3.11 EXPLORING FUKUSHIMA: This feature is part of an original Milwaukee Independent editorial series that documented the 13th anniversary of the "Great East Japan Earthquake," tsunami, and nuclear accident, including the conditions of both the people and places that remain affected by the disaster across the Tōhoku region. mkeind.com/exploringfukushima

For the city of Sendai, the bustling heart of Miyagi Prefecture, March 11, 2011 began like any other. But it would end as a day etched forever in the nation’s collective memory. Not just as a moment in history, but as a life-altering event that reshaped the very existence of people across vast regions of Japan.

It was a Friday, just before the weekend. People were winding down their workweek, schools were letting out, and the city was its usual, lively self. Then at 14:46 the ground beneath Sendai did more than just shake, it violently convulsed.

Buildings that had stood proud for decades swayed as if made of paper. The 9.0 magnitude earthquake originated off the Tōhoku coast. It unleashed a force that Sendai, for all its modernity and preparedness, had never quite imagined.

Minutes later, a more ominous threat emerged from the sea. A towering wall of water, energized by the earthquake’s force, raced towards the coast with relentless fury. It was not just a wave but a moving mountain of water, obliterating everything in its path.

Coastal neighborhoods, once vibrant and full of life, were swept away in moments. The reality was stark. Nature had reclaimed what was once its own, leaving behind a landscape of devastation.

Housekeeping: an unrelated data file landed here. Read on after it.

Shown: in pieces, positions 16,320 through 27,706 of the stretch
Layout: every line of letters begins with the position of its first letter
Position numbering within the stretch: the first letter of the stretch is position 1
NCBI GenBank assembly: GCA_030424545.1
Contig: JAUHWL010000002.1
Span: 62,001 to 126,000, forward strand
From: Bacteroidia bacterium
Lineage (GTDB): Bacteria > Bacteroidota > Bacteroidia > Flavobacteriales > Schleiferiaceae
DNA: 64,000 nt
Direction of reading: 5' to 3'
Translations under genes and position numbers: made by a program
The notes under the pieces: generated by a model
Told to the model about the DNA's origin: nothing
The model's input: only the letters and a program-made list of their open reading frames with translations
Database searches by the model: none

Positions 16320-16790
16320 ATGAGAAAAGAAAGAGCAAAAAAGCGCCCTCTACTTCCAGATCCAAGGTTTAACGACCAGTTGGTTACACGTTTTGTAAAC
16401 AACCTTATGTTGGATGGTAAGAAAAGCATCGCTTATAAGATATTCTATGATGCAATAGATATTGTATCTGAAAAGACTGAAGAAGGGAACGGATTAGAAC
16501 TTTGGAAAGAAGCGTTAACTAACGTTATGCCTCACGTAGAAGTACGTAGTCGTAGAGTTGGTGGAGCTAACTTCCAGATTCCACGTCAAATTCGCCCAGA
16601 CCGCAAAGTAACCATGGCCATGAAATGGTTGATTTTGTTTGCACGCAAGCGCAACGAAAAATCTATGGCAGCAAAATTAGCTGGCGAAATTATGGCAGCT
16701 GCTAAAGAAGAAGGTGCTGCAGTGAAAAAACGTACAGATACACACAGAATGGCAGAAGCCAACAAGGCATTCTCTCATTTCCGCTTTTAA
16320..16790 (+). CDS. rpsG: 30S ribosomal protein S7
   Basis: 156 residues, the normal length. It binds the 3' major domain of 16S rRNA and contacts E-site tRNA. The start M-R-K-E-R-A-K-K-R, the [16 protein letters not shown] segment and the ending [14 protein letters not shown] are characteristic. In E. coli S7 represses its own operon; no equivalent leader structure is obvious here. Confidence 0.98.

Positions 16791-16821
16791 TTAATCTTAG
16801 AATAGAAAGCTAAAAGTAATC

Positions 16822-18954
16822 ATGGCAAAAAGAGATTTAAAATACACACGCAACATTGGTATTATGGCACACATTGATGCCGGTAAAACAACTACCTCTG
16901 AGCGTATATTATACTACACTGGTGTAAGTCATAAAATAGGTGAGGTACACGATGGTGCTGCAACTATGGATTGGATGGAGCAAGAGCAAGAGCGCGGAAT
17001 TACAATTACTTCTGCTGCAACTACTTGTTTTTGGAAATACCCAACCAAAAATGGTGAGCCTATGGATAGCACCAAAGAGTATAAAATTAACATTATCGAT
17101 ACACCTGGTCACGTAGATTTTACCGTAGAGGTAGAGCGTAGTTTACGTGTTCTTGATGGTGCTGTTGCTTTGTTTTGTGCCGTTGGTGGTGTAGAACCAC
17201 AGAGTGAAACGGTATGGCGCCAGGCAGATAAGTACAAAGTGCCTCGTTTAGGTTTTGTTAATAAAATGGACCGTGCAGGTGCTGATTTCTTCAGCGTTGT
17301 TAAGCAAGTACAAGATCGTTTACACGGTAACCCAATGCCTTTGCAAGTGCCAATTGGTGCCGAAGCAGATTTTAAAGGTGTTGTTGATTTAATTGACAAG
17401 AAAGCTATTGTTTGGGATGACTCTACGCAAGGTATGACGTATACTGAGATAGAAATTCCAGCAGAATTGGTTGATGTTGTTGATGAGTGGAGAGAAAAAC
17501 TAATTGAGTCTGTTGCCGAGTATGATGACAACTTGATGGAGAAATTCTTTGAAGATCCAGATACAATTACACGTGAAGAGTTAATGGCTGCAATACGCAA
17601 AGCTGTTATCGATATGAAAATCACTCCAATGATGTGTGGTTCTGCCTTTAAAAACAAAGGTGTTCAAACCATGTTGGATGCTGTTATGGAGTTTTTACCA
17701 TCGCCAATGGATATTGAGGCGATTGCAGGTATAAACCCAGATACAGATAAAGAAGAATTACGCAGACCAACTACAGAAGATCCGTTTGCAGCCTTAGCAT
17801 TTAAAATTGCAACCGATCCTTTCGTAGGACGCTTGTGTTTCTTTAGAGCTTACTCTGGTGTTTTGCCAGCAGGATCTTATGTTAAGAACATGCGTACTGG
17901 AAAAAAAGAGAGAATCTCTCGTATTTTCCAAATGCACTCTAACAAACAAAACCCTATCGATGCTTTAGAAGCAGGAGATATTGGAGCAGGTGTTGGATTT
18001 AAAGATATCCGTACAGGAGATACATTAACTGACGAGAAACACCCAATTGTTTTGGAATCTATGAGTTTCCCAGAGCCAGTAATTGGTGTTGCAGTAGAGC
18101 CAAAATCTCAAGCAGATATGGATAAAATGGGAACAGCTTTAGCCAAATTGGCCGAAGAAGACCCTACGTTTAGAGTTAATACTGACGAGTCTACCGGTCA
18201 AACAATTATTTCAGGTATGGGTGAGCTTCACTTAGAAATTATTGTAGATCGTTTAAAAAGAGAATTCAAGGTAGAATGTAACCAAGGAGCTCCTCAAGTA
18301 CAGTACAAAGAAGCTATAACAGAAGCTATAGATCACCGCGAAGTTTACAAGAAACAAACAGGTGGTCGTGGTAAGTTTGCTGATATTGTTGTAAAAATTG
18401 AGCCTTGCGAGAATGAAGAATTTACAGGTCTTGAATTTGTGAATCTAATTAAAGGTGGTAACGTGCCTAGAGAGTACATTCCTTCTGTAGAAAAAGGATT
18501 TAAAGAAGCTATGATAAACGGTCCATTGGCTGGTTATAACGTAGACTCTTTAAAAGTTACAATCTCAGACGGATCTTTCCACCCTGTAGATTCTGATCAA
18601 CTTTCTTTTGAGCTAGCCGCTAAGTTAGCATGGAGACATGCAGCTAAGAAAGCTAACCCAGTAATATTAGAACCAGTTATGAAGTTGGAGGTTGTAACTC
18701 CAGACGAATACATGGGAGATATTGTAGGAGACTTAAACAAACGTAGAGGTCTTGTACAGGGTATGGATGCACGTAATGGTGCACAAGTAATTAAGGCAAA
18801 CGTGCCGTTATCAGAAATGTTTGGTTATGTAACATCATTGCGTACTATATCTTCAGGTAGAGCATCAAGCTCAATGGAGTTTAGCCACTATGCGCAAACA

“We were having a meeting in a cultural facility on March 11 in a place called Asahigaoka, maybe on the third floor,” said Aono Yuji, director of the Sendai 3.11 Memorial Exchange Hall. “We had attendees from Iwaki and other regions of Sendai City. Many people had come from far away. Everyone ended up in a situation where they couldn’t go home.”

The tsunami eventually receded, but the scars remained. Streets were littered with the remnants of the lives that had been lost, a child’s shoe, a photo album, a battered car stuck in a tree. The death toll rose as the days passed, each name a story, each a profound loss.

Families huddled in shelters, grappling not only with the loss of their homes but the very fabric of their community.

“Two days later, I started helping at the evacuation centers,” Yuji told Milwaukee Independent. “Since we couldn’t do our jobs anymore, we helped with the city administration. Commuting was very difficult. Either you couldn’t walk somewhere, or you had to walk everywhere. It was an unbelievable situation.”

Yuji was not originally from Sendai, but lived relatively nearby in Fukuda. His family was safe, but all around him and his loved ones was either partial or total destruction. People like his brother were safe, but his house in Iwate was washed away.

The immediate aftermath revealed a grim reality: thousands died, many more injured, and countless others missing. The disaster uprooted families, leaving tens of thousands without homes, seeking refuge in temporary shelters. The community’s fabric was torn asunder, with the loss of life touching nearly every resident in some manner. The psychological impact, compounded by the physical devastation, posed significant challenges to the city’s recovery.

The environmental damage in and around Sendai was profound, with agricultural lands swamped by saltwater, green areas destroyed, and local ecosystems disrupted. Economically, the disaster struck a severe blow to the region’s industries. The halt in production, combined with the destruction of infrastructure, meant a long road to economic recovery, with repercussions felt in both local and global markets.

“So, at that time, when I talked about this with my friends, there was always someone among their friends who had suffered some unbelievable loss,” said Yuji. “So it gave me the idea to create a memorial site for Sendai.”